So you just woke up from a nine-year coma, you’re missing an arm, and there’s a giant horn implanted in your forehead. Whatcha gonna do?
Whether you’re a series newcomer or an experienced Metal Gear Solid cut-scene watcher, allow us to give you some helpful tips for getting the most out of Metal Gear Solid V: The Phantom Pain, which is out today for PC and consoles. Soon you’ll be mowing through helicopters and taking out guards like the genetically modified supersoldier you were always meant to be. Just follow these easy rules. 100% spoiler-free!
Other Metal Gear Solid games, Ground Zeroes included, tend to punish you for not playing stealthily, but The Phantom Pain is pretty good at letting you do what you want, so don’t feel guilty about going in guns blazing. Play around with grenade launchers, C4, sniper rifles, shotguns—it’d be a shame to go the whole game without taking advantage of all your tools, you know?
On the other hand, sneaking owns, so feel free to ignore the above tip and instead try to infiltrate bases without getting caught, exclusively using your tranq gun and sniper rifle (with suppressors, of course) so nobody sees you. That’s what I did.
No matter how you’re playing, the most useful tool in the game is Snake’s set of binoculars, which you can use for reconnaissance just about everywhere. You’ll want to use these as often as possible, not just to scope out paths and bases but also because once you see an enemy, you can tag them with a red arrow that’ll let you keep tabs on them no matter where they go. You’ll want to tag every guard in an outpost before you even think about sneaking through it—there’s nothing worse than getting caught from behind by a soldier you had no idea was there.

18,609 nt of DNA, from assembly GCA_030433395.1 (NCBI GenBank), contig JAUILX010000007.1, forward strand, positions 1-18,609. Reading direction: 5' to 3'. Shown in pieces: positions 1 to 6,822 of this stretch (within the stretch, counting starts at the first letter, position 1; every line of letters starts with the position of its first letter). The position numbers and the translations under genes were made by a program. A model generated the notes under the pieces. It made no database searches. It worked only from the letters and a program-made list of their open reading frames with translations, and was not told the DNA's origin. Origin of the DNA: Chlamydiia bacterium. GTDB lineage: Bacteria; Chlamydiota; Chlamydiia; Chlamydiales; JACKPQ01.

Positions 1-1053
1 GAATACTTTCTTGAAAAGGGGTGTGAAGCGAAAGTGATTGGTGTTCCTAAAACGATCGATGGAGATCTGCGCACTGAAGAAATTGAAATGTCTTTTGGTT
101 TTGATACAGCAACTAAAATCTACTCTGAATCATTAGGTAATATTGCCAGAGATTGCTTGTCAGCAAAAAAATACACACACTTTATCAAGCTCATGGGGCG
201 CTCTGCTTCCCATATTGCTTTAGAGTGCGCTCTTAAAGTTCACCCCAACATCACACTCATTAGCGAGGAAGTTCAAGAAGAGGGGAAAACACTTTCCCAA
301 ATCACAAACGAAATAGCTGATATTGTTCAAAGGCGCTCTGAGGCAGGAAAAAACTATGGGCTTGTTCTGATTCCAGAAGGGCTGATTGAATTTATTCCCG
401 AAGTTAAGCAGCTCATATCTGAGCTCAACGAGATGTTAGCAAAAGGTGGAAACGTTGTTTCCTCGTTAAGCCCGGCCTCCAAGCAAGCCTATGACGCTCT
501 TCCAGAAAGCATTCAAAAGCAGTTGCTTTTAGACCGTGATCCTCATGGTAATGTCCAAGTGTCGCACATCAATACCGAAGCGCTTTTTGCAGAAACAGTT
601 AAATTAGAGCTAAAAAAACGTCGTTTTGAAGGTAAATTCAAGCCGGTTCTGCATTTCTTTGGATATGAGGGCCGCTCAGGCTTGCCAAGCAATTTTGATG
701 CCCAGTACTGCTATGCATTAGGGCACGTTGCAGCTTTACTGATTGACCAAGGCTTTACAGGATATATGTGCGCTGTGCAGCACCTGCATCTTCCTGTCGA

Also, fun fact: even if you die, your tags will remain on enemies for the duration of the mission.
MGS veterans might be used to sticking to the tranq gun for just about every situation—and that can still be an effective strategy in The Phantom Pain—but if you use something too much, enemies will adapt. As I played through the game, I got a lot of headshots and used a lot of smoke guns, so after a dozen missions or so, I noticed that enemy guards were equipping helmets and gas masks. Devious motherfuckers.
Once you’ve played through a few missions, you’ll have access to Snake’s HQ, Mother Base, which you can manage through a series of convoluted menus. It’s kind of tempting to ignore these menus, but that’s a bad idea—as you play, be sure to keep managing your staff, expanding your base platforms, and developing new weapons. Once you unlock combat units, be sure to keep them deployed as often as possible, too—the more you participate in the game’s economy, the better off you’ll be.
After you complete side-op 51, go to the Medical Bay and look for a door with a blue light on top. Enter it for a bonus scene, then keep coming back for more.
The best items to upgrade are your Fulton, your binoculars, and your iDroid. Make those your top priorities, even if you have to temporarily move some staff into the R&D department so you can unlock those upgrades. (In general, that’s not a bad idea!)
Seriously. They’re easy to ignore. Don’t support Konami’s nonsense with your hard-earned cash.
There are some enemies you’ll want to make explode, and to do that, you’ll want a rocket launcher. You don’t have to use it until the time is right, but you’ll want to develop it. I won’t go into details and spoil anything here, so just trust me on this one.